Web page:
Unfortunately, looking back seven to ten years from 2011 puts us in the 2001 through 2004 range. As a result of the US downturn, all of the major HDD manufacturers saw enormously decreased production of HDD drills from 2002 through 2004.
You can see in the above chart that 2002 and 2003 saw production numbers approximately one tenth that of 2000. With very few new rigs entering the market in those years, we see a conservatively estimated loss of over six thousand used HDD drills if we were to use an average of 2500 units manufactured per year as the baseline required for a steady used marketplace. That is a huge number and certainly a good contributor to why availability on the used market is an issue at this point.
What is Selling?
I would like to preface this next section by saying that the data presented in the following charts is by no means a comprehensive survey of the entire used equipment marketplace. The information in the following section is gleaned from the sales history of HDD Broker, Inc., and while it will admittedly not be one hundred percent accurate, is should be a sufficiently large cross section to offer some valuable insight into the used equipment marketplace.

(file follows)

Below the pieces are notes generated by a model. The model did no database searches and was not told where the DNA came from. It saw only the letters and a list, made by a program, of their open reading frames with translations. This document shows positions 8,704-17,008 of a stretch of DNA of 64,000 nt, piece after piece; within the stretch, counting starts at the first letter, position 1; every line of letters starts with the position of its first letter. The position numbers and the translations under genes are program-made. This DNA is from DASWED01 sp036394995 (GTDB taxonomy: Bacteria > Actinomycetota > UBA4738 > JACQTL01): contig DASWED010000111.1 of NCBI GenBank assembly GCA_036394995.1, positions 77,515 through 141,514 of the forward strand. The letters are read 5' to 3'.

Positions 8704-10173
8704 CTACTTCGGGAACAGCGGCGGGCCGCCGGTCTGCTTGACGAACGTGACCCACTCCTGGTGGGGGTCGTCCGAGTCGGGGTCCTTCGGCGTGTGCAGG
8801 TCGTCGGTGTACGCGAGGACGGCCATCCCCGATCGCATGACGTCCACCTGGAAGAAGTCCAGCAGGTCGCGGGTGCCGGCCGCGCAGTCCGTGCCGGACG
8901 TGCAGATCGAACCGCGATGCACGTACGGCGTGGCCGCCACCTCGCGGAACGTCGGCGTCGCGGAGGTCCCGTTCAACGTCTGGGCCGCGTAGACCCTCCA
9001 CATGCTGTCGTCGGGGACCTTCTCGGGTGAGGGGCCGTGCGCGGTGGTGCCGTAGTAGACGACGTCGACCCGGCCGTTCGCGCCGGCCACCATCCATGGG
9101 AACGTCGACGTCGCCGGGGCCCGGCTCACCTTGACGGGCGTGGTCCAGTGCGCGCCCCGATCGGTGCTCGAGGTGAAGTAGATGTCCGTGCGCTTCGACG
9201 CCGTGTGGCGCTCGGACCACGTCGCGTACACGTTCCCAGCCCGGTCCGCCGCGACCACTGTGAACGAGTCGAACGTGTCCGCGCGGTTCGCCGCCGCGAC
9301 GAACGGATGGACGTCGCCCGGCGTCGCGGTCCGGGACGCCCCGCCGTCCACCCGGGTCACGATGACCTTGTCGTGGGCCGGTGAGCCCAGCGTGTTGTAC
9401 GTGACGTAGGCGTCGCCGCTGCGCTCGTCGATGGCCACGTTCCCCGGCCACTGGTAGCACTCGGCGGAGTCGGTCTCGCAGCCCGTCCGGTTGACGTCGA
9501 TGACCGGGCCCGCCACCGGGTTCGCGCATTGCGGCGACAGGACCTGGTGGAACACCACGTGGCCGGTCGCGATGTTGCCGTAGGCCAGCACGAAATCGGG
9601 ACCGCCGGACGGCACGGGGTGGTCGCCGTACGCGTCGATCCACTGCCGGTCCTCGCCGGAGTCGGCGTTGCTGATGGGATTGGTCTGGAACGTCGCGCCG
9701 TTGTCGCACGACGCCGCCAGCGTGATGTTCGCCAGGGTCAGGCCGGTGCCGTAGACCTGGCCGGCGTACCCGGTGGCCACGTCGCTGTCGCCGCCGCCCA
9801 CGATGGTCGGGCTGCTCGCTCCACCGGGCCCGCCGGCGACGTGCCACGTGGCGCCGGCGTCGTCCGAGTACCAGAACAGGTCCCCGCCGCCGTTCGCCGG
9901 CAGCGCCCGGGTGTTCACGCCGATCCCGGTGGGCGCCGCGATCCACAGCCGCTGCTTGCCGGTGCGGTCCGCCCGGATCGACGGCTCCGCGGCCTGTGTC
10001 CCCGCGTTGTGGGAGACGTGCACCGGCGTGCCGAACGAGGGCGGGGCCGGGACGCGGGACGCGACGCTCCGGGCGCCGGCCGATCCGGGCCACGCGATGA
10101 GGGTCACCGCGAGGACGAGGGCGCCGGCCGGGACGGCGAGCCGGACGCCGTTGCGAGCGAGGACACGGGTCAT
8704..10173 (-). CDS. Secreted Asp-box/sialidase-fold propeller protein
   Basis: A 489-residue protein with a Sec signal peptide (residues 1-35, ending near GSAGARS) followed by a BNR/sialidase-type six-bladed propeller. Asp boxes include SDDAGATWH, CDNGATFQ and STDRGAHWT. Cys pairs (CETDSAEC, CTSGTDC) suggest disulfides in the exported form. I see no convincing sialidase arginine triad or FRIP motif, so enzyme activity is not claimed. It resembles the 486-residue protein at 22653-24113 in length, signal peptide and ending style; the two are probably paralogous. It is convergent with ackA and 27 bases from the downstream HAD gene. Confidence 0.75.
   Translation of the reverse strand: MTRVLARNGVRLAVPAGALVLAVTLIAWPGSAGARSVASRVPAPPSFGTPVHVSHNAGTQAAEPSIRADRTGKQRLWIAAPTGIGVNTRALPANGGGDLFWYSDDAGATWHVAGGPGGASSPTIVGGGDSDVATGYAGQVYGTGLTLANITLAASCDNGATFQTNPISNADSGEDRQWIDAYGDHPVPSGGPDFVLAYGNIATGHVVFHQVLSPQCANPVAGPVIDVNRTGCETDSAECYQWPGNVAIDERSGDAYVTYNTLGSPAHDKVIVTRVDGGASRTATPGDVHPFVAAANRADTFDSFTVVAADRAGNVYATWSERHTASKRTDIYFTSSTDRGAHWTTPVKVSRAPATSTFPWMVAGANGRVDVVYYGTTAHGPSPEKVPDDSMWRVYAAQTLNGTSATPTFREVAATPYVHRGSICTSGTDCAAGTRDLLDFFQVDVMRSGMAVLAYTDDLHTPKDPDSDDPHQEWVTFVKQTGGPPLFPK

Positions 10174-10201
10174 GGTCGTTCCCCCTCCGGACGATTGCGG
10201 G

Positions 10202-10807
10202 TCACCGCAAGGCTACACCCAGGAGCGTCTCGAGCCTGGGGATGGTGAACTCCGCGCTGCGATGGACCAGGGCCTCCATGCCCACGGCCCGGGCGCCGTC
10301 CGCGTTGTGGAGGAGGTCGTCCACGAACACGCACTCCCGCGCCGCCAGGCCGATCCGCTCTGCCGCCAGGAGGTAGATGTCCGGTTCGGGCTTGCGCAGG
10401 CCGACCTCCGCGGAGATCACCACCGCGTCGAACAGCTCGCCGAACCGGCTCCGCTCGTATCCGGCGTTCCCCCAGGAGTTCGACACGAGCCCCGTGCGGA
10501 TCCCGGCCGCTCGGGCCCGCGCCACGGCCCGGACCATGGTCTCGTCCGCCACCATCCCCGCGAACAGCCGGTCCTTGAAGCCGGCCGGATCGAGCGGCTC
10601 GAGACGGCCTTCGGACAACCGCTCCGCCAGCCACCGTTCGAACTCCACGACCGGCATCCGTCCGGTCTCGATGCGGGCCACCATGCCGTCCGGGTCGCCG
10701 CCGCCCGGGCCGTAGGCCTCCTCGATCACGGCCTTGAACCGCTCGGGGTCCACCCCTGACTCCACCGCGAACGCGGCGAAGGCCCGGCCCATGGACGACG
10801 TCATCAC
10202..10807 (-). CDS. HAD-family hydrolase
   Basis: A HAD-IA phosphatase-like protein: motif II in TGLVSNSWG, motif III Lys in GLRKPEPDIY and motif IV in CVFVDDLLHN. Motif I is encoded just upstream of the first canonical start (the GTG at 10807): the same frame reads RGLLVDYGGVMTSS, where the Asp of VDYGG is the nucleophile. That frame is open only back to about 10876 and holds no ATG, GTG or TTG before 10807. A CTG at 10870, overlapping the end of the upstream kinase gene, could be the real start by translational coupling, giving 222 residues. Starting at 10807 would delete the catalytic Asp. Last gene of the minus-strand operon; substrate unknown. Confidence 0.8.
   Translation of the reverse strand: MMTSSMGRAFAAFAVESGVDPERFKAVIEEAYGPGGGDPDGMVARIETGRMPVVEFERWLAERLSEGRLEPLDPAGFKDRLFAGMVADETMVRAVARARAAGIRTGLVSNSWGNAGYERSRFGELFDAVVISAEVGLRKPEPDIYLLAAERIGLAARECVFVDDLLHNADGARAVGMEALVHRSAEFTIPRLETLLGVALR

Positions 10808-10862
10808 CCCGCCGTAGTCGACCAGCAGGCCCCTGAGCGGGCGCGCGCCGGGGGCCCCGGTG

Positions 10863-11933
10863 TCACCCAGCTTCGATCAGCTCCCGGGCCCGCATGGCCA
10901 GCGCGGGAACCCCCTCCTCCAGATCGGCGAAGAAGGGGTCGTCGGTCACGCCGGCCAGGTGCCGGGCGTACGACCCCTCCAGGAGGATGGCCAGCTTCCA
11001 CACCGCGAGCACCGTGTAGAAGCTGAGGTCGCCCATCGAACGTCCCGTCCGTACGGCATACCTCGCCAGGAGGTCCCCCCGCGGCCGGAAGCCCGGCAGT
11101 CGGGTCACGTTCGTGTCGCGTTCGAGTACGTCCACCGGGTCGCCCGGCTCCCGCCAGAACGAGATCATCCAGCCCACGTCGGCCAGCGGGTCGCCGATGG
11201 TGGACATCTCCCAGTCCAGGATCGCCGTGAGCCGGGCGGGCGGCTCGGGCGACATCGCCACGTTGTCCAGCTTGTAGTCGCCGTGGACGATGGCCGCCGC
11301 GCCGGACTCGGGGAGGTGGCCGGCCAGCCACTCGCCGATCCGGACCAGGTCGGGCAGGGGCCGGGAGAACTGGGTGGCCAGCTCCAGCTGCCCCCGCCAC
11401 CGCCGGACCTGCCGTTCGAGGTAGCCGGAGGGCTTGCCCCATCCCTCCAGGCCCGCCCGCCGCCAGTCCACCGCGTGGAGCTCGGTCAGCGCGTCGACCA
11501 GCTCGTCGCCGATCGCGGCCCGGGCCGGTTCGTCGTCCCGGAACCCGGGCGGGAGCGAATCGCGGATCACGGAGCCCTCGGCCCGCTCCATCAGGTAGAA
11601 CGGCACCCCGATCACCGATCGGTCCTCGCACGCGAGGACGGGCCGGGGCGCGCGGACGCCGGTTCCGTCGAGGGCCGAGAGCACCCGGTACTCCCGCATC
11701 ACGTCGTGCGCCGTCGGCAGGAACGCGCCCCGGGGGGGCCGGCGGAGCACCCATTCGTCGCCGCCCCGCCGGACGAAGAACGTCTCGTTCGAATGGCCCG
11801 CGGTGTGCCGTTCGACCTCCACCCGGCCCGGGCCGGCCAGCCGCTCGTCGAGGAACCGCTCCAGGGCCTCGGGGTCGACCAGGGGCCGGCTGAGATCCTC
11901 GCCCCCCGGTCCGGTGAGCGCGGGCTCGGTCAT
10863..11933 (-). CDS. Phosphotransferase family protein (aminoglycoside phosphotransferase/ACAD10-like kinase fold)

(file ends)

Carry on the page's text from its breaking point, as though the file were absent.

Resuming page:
Looking at the first two charts, we can see some parallels between what people are inquiring about and what they are actually purchasing at the end of the process. The venerable Vermeer D24x40A remains a high-demand machine. It has seen a successful run since its inception back in 1997. The success of that platform has carried over to its successor, the D24x40 Series 2. Those machines are high in both demand and successful closed sales.
The Ditch Witch JT2020 Mach1 drill platform has seen considerable success in the used marketplace, and there is a very good reason. In the 20,000lb pullback size range we can see that the two top contenders are the 2020 Mach 1 and the Vermeer D20x22 Series 2. The Ditch Witch offering was first seen in 2004, and that introduction went very well. The machine has seen very few changes over the years and continues to be a productive drill to this day. Vermeer's offering, on the other hand, was released in 2008. Its predecessors included the D18x22 and the D20x22 Series 1 drills. Both of those models saw limited traction in the industry, which left Ditch Witch a wide open playing field to fill with their offering.